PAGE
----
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Kaikoura earthquake inspires coastal expert conference

Media Release

Wednesday 14th November 2017

Kaikoura earthquake inspires coastal expert conference

Today coastal scientists, engineers, planners, and managers gathered in Tauranga for the New Zealand Coastal Society’s 25th annual conference.

Coastal experts from around New Zealand and overseas have come together to discuss the constant changes to our coasts as a result of the impacts of coastal processes, biodiversity, climate change and human development and how we are best to manage these.

A particular highlight of the “Changing Coasts - Papaki kau ana nga tai o Mauao” Conference was the Keynote Address, which delved into changes experienced in Kaikoura after last year’s earthquake. “There is a tension between rebuilding quickly and rebuilding deliberately, but the enabling emergency legislation certainly assisted this process,” said Manea Sweeney, Tonkin & Taylor Principal Planner, who led the North Canterbury Transport Infrastructure Recovery (NCTIR) Environmental work programme.

Flexibility in the emergency planning framework enabled innovation through the recovery process, noted co-presenter Dr. Leigh Bull, an Ecologist and Senior Principal at Boffa Miskell and NCTIR Project Ecologist. “For example, we needed to be innovative in how we dealt with the NZ fur seals and successfully using heli-herding to move the seals away from slips was a world first”.

“The Kaikoura earthquake has presented an enormous opportunity to understand more about the process of natural hazards and how to respond. New Zealand needs a natural hazard post event planning framework in place and we still have a lot of work to do in this area,” said Manea.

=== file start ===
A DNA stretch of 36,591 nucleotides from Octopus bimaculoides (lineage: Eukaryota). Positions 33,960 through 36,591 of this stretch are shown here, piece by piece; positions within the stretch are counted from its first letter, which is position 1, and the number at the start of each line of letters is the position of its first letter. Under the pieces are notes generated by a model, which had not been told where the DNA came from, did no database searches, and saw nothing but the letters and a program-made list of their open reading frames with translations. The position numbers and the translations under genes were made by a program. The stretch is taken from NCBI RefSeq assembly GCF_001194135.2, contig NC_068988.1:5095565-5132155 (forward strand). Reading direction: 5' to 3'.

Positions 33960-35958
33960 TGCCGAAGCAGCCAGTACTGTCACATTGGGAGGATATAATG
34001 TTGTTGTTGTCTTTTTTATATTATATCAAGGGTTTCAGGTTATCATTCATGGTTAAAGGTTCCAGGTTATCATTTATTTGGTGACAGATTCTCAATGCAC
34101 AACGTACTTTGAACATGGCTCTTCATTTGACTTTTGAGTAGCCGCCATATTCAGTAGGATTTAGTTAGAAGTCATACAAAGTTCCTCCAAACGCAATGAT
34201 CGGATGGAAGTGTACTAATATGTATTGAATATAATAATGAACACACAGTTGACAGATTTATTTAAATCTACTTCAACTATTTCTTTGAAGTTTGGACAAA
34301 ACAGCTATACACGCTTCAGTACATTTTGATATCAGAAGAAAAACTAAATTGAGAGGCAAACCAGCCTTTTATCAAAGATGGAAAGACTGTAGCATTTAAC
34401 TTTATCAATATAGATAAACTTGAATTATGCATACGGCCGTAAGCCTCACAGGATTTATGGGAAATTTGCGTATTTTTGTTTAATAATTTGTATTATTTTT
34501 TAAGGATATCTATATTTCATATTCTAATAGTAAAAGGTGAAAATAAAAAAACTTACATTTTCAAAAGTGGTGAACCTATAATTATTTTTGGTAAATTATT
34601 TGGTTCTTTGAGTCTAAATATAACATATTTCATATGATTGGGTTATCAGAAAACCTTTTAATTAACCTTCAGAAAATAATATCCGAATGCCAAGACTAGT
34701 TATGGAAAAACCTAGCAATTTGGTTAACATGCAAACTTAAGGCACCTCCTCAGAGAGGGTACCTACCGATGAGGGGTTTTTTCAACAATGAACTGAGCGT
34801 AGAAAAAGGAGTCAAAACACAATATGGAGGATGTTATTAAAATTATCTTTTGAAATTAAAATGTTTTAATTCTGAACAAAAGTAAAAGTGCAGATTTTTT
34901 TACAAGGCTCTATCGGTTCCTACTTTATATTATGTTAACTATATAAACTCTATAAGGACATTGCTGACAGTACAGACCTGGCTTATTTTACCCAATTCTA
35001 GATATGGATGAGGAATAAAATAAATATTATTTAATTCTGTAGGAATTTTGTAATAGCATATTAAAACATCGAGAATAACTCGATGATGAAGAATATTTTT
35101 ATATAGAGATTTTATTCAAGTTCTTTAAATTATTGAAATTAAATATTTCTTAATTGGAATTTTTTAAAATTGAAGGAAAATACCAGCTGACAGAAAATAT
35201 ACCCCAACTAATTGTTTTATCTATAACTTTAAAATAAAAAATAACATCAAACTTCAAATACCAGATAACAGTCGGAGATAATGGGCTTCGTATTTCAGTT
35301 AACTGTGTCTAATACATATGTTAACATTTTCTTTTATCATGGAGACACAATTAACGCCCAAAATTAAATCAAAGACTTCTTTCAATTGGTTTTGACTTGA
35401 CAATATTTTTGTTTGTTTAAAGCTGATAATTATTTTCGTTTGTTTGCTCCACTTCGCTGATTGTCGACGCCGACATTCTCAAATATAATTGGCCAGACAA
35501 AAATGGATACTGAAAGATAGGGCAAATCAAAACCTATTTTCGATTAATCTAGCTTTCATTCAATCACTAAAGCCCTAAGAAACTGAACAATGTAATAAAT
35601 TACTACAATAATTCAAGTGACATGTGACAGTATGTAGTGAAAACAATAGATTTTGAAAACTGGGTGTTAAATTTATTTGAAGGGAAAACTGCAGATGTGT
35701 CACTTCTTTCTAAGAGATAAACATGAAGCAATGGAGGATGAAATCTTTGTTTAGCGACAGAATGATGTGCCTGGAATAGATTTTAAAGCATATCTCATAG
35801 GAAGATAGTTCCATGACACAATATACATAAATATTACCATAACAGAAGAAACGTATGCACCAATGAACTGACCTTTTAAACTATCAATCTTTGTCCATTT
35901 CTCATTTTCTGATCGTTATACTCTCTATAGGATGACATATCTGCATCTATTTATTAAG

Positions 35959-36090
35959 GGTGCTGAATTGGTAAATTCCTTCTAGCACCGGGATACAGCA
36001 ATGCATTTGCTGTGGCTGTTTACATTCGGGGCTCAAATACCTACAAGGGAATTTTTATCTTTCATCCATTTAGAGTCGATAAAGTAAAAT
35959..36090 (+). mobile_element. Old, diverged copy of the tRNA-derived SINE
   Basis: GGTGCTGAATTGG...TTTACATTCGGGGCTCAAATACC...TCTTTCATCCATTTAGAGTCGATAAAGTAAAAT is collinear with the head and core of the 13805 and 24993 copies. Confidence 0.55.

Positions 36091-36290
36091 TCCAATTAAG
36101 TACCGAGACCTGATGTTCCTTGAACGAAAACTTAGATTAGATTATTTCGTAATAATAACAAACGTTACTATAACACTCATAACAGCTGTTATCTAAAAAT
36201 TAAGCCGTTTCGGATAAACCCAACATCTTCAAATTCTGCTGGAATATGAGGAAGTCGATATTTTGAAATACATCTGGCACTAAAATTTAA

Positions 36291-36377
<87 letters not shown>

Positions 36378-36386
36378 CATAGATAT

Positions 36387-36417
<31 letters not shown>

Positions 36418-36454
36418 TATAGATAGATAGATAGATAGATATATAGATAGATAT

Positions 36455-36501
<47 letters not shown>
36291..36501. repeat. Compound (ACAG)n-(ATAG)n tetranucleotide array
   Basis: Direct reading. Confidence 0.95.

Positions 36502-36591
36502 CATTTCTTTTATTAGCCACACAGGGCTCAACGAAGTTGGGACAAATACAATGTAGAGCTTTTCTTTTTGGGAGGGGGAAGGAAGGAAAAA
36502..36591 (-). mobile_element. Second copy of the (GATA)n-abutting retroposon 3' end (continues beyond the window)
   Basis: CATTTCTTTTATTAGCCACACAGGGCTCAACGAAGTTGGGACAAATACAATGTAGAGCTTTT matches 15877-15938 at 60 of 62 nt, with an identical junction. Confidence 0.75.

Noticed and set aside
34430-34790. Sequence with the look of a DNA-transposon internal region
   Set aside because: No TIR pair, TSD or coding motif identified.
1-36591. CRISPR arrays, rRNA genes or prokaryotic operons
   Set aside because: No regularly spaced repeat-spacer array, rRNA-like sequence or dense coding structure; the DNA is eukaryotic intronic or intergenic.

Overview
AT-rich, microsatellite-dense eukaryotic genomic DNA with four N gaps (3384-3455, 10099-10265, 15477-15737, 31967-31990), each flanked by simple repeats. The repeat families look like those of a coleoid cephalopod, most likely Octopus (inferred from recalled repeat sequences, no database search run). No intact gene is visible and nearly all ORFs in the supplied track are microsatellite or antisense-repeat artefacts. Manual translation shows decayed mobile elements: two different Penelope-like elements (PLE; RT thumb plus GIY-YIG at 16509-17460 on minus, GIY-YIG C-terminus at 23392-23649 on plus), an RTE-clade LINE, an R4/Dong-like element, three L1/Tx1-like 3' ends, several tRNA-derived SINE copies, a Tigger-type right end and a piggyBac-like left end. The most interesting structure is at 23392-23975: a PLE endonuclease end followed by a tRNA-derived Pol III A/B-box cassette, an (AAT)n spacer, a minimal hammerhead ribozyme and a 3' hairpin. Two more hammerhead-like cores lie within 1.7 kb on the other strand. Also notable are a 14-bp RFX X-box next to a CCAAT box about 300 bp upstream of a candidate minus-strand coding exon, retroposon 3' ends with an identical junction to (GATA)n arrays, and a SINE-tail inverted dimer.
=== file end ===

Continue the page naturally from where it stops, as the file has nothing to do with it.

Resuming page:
Over the next couple of days, the conference attendees will be hearing from experts in fields such as water quality, tsunami hazard, coastal restoration and balancing the costs and benefits of protection against coastal hazards. The popular ‘Coastal Careers Chat’ and breakfast provides a unique chance for students to chat openly with a group of coastal professionals, and a Panel Discussion offers the opportunity to learn more about cumulative effects around the coast and idea of managed retreat of coastal properties and settlements.

NZCS Chair Hugh Leersnyder says the annual conference gives coastal researchers and practitioners a place to come together and examine some of New Zealand’s most pressing coastal issues.

“Our coasts are under immense pressure and constantly changing due to both human and natural causes. The opportunity for coastal professionals to share knowledge from their work and research is essential. One of the Society’s strengths is that it encourages robust discussions across disciplines and helps to foster new approaches to the challenges.”

End.


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